Aghlabids

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An Aghlabid cistern in Kairouan
Gold dinar of Ibrahim I ibn al-Aghlab (184-196 AH), anonymous (but dynastic motto 'Ghalab' on the reverse), no mint name (probably Kairouan, Ifriqiya). Struck in 192 AH (807/808 AD). Preserved at the Musée national d'art islamique de Raqqada (fr).

The Aghlabids (Arabic: الأغالبة‎) were an Arab[1] dynasty of emirs, who ruled Ifriqiya, nominally on behalf of the Abbasid Caliph, for about a century, until overthrown by the new power of the Fatimids.

History[edit]

In 800, the Abbasid Caliph Harun al-Rashid appointed Ibrahim I ibn al-Aghlab, son of a Khurasanian Arab commander,[2] as hereditary Emir of Ifriqiya as a response to the anarchy that had reigned in that province following the fall of the Muhallabids. He was to control an area that encompassed eastern Algeria, Tunisia and Tripolitania.[3] Although independent in all but name, his dynasty never ceased to recognise Abbasid overlordship.

A new capital, al-Abbasiyya, was founded outside Kairouan, partly to escape the opposition of the Malikite jurists and theologians, who condemned what they saw as the godless life of the Aghlabids, and disliked the unequal treatment of the Muslim Berbers. Additionally, border defenses (Ribat) were set up in Sousse and Monastir. The Aghlabids also built up the irrigation of the area and enhanced the public buildings and mosques.[3]

Under Ziyadat Allah I (817-838) came the crisis of a revolt of Arab troops in 824, which was not quelled until 836 with the help of the Berbers. The conquest of Byzantine Sicily from 827 under Asad ibn al-Furat was an attempt to keep the unruly troops under control - it was only achieved slowly, and only in 902 was the last Byzantine outpost taken. Plundering raids into mainland Italy, which included the sack of Rome in 846,[4] took place until well into the 10th century. Gradually the Aghlabids lost control of the Arab forces in Sicily and a new dynasty, the Kalbids, emerged there.

The Aghlabid kingdom reached its high point under Ahmad ibn Muhammad (856-863). Ifriqiya was a significant economic power thanks to its fertile agriculture, aided by the expansion of the Roman irrigation system. It became the focal point of trade between the Islamic world and Byzantium and Italy, especially the lucrative slave trade. Kairuan became the most important centre of learning in the Maghreb, most notably in the field of Theology and Law, and a gathering place for poets. The Aghlabid Emirs also sponsored building projects, notably the rebuilding of the Mosque of Uqba and the kingdom developed an architectural style which combined Abbasid architecture and Byzantine architecture.[5]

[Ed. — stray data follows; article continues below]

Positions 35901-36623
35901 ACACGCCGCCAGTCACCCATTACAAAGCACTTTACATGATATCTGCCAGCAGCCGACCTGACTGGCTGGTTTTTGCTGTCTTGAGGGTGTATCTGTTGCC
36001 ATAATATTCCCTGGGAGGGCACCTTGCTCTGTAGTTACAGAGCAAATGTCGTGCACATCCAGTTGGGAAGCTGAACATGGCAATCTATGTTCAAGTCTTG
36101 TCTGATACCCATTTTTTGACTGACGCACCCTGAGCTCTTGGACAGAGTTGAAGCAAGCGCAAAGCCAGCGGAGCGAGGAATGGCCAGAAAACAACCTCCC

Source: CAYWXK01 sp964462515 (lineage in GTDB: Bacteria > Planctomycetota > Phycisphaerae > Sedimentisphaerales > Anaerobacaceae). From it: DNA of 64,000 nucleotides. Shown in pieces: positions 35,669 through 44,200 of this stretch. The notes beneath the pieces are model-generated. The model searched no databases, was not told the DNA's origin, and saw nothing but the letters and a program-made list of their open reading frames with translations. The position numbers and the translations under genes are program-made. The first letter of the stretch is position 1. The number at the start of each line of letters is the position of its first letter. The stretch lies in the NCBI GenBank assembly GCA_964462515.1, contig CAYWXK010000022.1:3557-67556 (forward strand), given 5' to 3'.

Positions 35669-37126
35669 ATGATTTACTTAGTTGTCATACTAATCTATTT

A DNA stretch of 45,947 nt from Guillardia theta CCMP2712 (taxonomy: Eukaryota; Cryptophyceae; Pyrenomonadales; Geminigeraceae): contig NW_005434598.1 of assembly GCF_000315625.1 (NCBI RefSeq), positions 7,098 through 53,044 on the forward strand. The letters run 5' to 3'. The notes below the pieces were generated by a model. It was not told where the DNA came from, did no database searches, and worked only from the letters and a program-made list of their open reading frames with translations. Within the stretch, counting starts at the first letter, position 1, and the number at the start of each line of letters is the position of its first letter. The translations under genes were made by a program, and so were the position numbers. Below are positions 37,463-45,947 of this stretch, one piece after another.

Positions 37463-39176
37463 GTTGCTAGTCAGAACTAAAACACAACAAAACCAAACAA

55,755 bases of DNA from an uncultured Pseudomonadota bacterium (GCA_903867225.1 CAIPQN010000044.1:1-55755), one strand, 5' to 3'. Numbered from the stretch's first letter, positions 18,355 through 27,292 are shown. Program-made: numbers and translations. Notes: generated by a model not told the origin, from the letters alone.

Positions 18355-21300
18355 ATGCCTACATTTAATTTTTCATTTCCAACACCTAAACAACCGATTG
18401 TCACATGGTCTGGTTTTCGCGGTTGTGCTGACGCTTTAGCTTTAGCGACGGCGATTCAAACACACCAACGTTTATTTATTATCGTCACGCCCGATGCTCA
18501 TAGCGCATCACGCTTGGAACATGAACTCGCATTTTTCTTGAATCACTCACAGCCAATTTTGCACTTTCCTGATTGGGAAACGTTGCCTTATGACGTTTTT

Decline of the Aghlabids[edit]

The decline of the dynasty began under Ibrahim II ibn Ahmad (875-902). An attack by the Tulunids of Egypt had to be repelled and a revolt of the Berbers put down with much loss of life. In addition, in 893 there began amongst the Kutama Berbers the movement of the Shiite Fatimids to overthrow the Aghlabids. Ubaydalla Said captured the cities of Qairawan and Raqqada and took an oath of allegiance from the people. By 909, the Aghlabid Dynasty was overthrown and replaced with the Fatimids.[6]

Aghlabid rulers[edit]

See also[edit]

Citations[edit]

  1. ^ C.E. Bosworth, The New Islamic Dynasties, (Columbia University Press, 1996), 31.
  2. ^ C.E. Bosworth, The New Islamic Dynasties, 31.
  3. ^ a b Goldschmidt, Arthur (2002). A concise history of the Middle East. Boulder, Colorado: Westview Press. p. 79. ISBN 0-8133-3885-9. 
  4. ^ Barbara M. Kreutz, Before the Normans: Southern Italy in the Ninth and Tenth Centuries, (University of Pennsylvania Press, 1991), 57.
  5. ^ "Aghlabids". Dictionary of Islamic Architecture. Archnet. Retrieved 23 January 2011. 
  6. ^ Najeebabadi, Akbar (2001). The History of Islam V.3. Riyadh: Darussalam. p. 235. ISBN 978-9960-89293-1. 

References[edit]

  • Georges Marçais, "Aghlabids," Encyclopedia of Islam, 2nd ed., Vol. I, pp. 699–700.
  • Mohamed Talbi, Emirat Aghlabide, Paris: Adrien Maisonneuve, 1967.
  • Madeleine Vonderheyden, La Berbérie orientale sous la dynastie des Benoû l-Aṛlab, 800-909, Paris: Geuthner, 1927.